Several Big “I" state associations are working on creating an agent-focused annual property-casualty marketplace summary. The report focuses on agent penetrations in lines of business, loss ratios, leading insurers, growth rates and commission rates.
I have been working with several Big “I" state associations on creating an agent-focused annual property-casualty marketplace summary. The report focuses on agent penetrations in lines of business, loss ratios, leading insurers, growth rates and commission rates.
The report will increase understanding of the state p-c insurance marketplace, what is written by agents and, also, what is not. The summary should give the member agent a frame of reference for what lines of business are growing and what insurers are leading writers, as well as what lines are experiencing loss ratio stresses.
The perspective of the report is hard industry data but always from the independent agent's perspective. We have been seeking to perfect the report and produce it in June or July next year as the industry data comes together for the 2020 calendar year.
Some results from the 2019 data are worth sharing from a national perspective. For example, while penetrations by agents vary a lot across various lines of business or between states, nationally it's a very stable picture overall.
Below is direct written premiums in the U.S. through independent agents from 2015 to 2019 compared to total distribution. Since 2015, independent agent premiums have been nearly in lockstep with total premiums, growing at about 4.5% per year, compounded. Penetrations are nearly constant at 57%.
Source: © A.M. Best Company
Where does this data come from? That is the story behind the story.
Every insurer domiciled in the U.S. has to file an annual report with the insurance commissioner where they are located. You may know those required insurer reports by their colloquial name in the industry: "yellow books." If you are familiar, it may have occurred to you that the insurance industry is a great example of big data but our industry has been doing its thing since the 1930s.
This data lets you see a lot. One very important page in particular—Statutory Page 14—makes a state-by-state report possible.
Statutory Page 14 includes direct written premiums, direct earned premiums, losses and some key expenses like commissions and brokerage expenses. The page gives you those figures by 34 lines of business.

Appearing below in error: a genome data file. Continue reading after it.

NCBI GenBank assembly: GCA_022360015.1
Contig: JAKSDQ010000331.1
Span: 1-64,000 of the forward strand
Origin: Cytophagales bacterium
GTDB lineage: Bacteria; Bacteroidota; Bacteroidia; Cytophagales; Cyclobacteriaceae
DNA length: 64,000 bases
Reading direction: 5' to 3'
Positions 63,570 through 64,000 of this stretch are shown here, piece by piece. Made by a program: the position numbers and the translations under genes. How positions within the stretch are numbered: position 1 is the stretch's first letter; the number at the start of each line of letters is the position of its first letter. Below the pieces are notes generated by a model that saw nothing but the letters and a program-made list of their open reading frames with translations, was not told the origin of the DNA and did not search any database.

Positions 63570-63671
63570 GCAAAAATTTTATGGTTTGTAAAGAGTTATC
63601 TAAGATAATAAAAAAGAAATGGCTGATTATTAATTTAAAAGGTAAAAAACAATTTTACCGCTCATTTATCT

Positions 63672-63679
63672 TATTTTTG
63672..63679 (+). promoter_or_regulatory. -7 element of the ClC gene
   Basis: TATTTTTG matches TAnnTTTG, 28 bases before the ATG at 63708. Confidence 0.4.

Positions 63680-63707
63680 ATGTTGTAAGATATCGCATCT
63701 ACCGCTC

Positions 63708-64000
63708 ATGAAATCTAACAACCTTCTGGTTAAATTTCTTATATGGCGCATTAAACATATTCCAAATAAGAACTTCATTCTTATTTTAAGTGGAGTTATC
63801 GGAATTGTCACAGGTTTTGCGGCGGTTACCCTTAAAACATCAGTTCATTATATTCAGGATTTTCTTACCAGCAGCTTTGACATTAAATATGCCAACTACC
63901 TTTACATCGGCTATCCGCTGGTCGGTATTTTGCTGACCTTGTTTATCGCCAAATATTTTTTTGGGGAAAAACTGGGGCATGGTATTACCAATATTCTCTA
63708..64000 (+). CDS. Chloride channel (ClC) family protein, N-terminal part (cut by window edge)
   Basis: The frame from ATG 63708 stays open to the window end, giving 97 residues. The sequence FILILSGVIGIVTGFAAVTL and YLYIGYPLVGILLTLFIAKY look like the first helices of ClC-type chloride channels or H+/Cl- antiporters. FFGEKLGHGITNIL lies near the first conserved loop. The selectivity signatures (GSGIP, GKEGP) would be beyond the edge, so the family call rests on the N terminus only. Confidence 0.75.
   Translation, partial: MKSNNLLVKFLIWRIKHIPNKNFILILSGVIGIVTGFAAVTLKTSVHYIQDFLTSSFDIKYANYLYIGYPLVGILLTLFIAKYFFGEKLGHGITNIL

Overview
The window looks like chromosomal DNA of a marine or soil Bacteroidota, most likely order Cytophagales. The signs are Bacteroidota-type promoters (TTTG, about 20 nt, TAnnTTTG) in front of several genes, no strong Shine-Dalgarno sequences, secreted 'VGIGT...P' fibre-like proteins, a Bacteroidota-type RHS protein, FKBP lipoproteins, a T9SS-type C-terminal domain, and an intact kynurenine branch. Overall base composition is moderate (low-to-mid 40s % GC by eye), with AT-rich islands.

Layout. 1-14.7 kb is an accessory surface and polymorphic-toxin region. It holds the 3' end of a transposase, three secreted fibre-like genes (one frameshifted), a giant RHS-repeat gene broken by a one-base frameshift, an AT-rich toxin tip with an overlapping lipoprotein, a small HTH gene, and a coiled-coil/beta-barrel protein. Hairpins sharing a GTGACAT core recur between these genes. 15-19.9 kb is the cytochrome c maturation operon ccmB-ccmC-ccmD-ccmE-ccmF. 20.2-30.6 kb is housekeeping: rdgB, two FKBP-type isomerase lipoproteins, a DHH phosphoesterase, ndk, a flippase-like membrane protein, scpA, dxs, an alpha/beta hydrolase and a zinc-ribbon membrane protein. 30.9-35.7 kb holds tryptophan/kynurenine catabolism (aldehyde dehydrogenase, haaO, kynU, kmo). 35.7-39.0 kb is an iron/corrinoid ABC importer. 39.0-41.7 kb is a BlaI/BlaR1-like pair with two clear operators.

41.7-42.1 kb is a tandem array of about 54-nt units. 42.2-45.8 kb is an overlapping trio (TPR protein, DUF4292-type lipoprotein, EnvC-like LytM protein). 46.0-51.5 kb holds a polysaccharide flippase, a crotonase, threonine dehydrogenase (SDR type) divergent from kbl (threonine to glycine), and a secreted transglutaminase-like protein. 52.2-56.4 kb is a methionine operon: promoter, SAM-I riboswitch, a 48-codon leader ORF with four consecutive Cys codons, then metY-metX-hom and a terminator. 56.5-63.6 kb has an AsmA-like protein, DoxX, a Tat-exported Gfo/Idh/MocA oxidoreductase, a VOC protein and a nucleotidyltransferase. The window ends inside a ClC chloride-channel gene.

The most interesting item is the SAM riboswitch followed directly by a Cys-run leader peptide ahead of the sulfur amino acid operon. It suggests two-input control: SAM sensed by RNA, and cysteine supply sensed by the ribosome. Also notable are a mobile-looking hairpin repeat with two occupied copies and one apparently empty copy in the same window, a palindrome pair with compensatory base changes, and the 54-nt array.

Those p-c lines of business include aircraft, warranties and everything in between. Below are the nine biggest groupings of premiums, with the 10th being all the rest as written by insurers marketing through independent agents for the entire U.S. That “all other lines of business" category includes surety, medical malpractice, products liability, ocean marine, farm owners, aircraft, fidelity, boiler & machinery, burglary and some less-often-seen lines like warranties.
Source: © A.M. Best Company
So how did we get to 34 lines of business? The best answer I've gotten is evolution.
The story of Statutory Page 14 is a long one, going to back to when insurers first began filing annual statements with their regulators. Over many decades, lines of business have been added while others have been created for combinations. Sometimes it can be hard to match up policies agents write with the various lines those premiums fall into, but knowing the line-up has evolved as old policies are combined and new ones are added helps.
As I work with states and the data from the 34 lines of business, I wonder what Dmitri Mendeleev would do? For those of you that remember the name from high school chemistry class, he created the earliest periodic table of elements as a way to organize the physical world. What would he have done to track premiums by its various components?
Paul Buse is operations and strategic advisor, Big I Advantage®, until Dec. 31, 2020, after which he will be launching a new consulting operation, Real Insurance Solutions Consulting.
This Student of the Industry article is part of a monthly column on IAMagazine.com. Keep an eye on Thursday's weekly News & Views e-newsletter in January for the next off-beat take on current trends in the insurance industry.